By BRITTANY DUNCAN
It’s 7 p.m. Friday, Aug. 27, at Faurot Field and still the lines for tickets stretch back 20 people. With seven minutes left until the Providence Bowl kickoff game between Rock Bridge and Hickman high schools, fans smeared in purple, yellow and green paint continue to pour into the stands.
It’s a rivalry that spans decades, and Hickman fans have shown up ready to see their team redeem themselves from last year’s game in which they suffered a heartbreaking 26-0 loss.
Three loyal Hickman fans took the time to share their Kewpie pride and offer thoughts on the night’s events.
It’s hard to miss Michael Pipes leaning over a railing at the top of the stands. His appearance is not unlike any of the other thousands of fans on the Hickman side of the stadium, wearing a backward Hickman ball cap and purple “Class of ‘84” T-shirt, but his voice booms clearly above the steady roar of the Kewpie crowd.
“Sack, sack, sack!” cries Pipes as Rock Bridge quarterback Sheldon Gerau searches for a teammate to pass to.
Pipes was born and raised in Columbia and hasn’t missed the rival game in more than five years. He is there not only to support his old high school but his younger cousin, defensive tackle and No. 69 for the Kewpies, Terrance Williams.
“Write this,” says a passionate Pipes. “The Kewpies are overdue to win. Overdue. I predict a 28-7 victory over Rock Bridge tonight.”
Pipes pauses to sing “Ice, Ice, Baby” with the band, swaying side to side and belting out altered lyrics, “Mike, Mike, Baby.”
When asked what sets a Kewpie apart from a Bruin, Pipes answers without hesitation, “There are millions of Bruins, but only one Kewpie.”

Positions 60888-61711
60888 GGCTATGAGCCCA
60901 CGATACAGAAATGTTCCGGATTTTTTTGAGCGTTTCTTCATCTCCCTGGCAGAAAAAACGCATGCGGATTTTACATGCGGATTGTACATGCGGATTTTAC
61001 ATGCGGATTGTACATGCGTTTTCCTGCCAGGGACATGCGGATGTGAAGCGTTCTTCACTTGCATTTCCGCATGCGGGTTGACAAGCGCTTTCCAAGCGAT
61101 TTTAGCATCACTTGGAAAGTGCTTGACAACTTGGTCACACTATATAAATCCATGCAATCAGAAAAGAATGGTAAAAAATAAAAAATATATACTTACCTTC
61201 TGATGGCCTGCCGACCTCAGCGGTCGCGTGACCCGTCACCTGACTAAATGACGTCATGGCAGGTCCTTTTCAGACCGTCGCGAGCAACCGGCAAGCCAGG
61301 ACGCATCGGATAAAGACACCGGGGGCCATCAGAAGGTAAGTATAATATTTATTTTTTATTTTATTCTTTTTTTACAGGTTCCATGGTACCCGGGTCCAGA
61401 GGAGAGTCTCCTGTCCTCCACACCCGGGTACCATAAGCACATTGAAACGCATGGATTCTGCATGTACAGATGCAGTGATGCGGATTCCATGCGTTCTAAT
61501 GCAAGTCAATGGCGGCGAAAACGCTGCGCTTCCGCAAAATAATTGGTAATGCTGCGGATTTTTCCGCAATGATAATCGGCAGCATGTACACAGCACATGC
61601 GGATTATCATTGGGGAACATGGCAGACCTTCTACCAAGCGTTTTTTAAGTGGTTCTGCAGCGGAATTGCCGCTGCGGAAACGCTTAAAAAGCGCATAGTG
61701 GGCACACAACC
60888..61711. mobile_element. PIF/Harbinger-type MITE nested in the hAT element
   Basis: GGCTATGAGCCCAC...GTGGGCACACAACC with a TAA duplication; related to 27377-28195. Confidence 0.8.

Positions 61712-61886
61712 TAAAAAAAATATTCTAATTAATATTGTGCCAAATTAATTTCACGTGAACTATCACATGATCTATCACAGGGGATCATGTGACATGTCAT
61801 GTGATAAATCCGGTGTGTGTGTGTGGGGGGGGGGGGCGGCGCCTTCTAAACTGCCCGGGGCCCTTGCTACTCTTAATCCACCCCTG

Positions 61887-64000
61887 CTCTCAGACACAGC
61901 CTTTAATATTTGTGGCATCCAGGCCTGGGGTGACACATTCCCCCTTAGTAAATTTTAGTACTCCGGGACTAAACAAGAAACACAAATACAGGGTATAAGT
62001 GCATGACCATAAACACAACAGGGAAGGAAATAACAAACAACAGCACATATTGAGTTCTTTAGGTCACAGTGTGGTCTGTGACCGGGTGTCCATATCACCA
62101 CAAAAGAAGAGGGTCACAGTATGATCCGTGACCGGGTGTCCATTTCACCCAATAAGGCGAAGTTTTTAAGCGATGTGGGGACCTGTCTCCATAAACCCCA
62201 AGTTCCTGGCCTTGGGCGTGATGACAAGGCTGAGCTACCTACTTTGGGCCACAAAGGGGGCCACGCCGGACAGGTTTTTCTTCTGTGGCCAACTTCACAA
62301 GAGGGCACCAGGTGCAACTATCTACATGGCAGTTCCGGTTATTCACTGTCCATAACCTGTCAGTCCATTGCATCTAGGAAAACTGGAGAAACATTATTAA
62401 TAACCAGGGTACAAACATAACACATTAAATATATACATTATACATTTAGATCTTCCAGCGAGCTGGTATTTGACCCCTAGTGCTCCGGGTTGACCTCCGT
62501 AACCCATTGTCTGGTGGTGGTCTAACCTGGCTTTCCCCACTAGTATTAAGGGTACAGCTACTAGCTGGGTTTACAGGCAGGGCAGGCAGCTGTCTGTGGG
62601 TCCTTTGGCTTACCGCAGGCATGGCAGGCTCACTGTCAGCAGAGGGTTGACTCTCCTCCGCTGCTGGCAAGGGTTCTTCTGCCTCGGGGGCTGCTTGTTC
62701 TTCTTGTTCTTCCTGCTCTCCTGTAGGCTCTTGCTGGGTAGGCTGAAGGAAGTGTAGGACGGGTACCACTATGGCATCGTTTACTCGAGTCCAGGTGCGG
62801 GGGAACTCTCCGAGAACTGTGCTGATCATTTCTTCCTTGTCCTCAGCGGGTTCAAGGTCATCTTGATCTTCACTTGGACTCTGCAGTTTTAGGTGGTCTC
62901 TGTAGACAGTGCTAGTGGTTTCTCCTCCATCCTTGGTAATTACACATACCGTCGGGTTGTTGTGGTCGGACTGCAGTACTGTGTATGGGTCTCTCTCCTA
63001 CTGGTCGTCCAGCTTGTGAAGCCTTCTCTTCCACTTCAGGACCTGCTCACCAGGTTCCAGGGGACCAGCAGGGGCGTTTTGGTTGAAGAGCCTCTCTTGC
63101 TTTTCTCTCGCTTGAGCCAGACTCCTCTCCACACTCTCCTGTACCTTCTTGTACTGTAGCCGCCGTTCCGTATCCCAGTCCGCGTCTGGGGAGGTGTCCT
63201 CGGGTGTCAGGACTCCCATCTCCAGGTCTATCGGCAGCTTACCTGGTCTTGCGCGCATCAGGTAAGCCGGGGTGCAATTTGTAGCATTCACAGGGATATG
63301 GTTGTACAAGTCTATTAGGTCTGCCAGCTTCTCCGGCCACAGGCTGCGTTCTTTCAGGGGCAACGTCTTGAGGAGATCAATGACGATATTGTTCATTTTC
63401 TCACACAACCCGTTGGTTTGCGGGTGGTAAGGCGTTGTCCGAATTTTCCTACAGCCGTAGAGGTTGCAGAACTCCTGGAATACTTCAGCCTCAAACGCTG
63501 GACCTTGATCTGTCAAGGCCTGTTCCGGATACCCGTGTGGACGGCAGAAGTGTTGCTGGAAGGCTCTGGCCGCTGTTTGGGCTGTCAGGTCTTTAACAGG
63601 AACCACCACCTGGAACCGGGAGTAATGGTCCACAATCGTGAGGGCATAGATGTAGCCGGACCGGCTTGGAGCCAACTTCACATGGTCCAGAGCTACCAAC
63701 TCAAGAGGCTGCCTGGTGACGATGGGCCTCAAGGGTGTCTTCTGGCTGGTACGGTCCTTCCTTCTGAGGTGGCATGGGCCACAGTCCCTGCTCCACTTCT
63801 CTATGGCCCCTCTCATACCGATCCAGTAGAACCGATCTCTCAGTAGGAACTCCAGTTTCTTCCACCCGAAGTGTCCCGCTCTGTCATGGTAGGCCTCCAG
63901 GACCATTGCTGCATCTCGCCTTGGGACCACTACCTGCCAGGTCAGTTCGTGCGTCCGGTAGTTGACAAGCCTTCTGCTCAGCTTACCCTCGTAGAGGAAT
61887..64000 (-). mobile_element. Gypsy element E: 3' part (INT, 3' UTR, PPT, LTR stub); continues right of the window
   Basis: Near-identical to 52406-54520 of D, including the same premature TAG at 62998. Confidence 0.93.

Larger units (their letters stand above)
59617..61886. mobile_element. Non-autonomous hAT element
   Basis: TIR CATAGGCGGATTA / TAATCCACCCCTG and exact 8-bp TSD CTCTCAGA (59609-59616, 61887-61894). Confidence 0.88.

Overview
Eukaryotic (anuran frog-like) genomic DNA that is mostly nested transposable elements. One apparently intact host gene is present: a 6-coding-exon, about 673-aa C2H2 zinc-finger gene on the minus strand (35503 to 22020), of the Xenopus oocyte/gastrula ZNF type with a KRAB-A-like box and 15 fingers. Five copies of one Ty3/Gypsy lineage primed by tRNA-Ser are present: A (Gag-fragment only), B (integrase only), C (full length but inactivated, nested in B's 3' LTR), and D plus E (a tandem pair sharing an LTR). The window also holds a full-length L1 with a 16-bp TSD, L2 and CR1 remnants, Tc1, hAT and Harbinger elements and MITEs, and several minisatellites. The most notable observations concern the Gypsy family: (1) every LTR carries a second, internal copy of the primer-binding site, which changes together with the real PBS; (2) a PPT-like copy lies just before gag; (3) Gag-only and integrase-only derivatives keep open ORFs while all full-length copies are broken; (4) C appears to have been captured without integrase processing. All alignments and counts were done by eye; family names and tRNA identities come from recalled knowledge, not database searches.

Marielle Carlos sits on the brick barrier between the crowd and the field, her legs dangling over the side and bouncing slightly with the marching band’s halftime performance. She wears the “Kewps” cheerleading uniform and has a toothy smile; her perfectly poofed hair is tied up with a purple ribbon. Carlos is happy to be a part of the excitement even though her team is down 17 points at the half.
At 15, Carlos is a sophomore at Hickman. Raised in Columbia, Carlos hopes to go to MU and continue cheering into her college days.
She is a little on the shy side and, unlike her boisterous painted classmates in the stands, too nice to get involved in the verbal bashing of her rival team. She giggles at the thought of defending Hickman as the better school. Her opinion is a humble one: “Hickman has great teachers and a variety of students. There are many different cultures at my school. It’s just really cool.”
Denise Fernandez, sitting in the middle of the stands, isn’t as reserved. “We’re the better school,” Fernandez boasts. “Of course, I’m partial.”
Fernandez works in the main office at Hickman and doesn’t hold back when getting ready for the big game. Everything she has on lets people know where her loyalties lie, from her “Hickman Staff” T-shirt all the way down to her purple flip-flops and violet toenail polish.
“Hickman has great kids. They are hardworking, committed, and every day I enjoy working with them.” Fernandez says. “It’s such a diverse school. There is a place for everyone there.”
Although Hickman hasn’t scored by halftime, a great comeback is on the way. The Kewpies don’t win, but they lose by only four points this year, 24-20.
As the team she loves leaves the field, Fernandez absentmindedly reaches into her popcorn bucket. “Always have hope,” she says.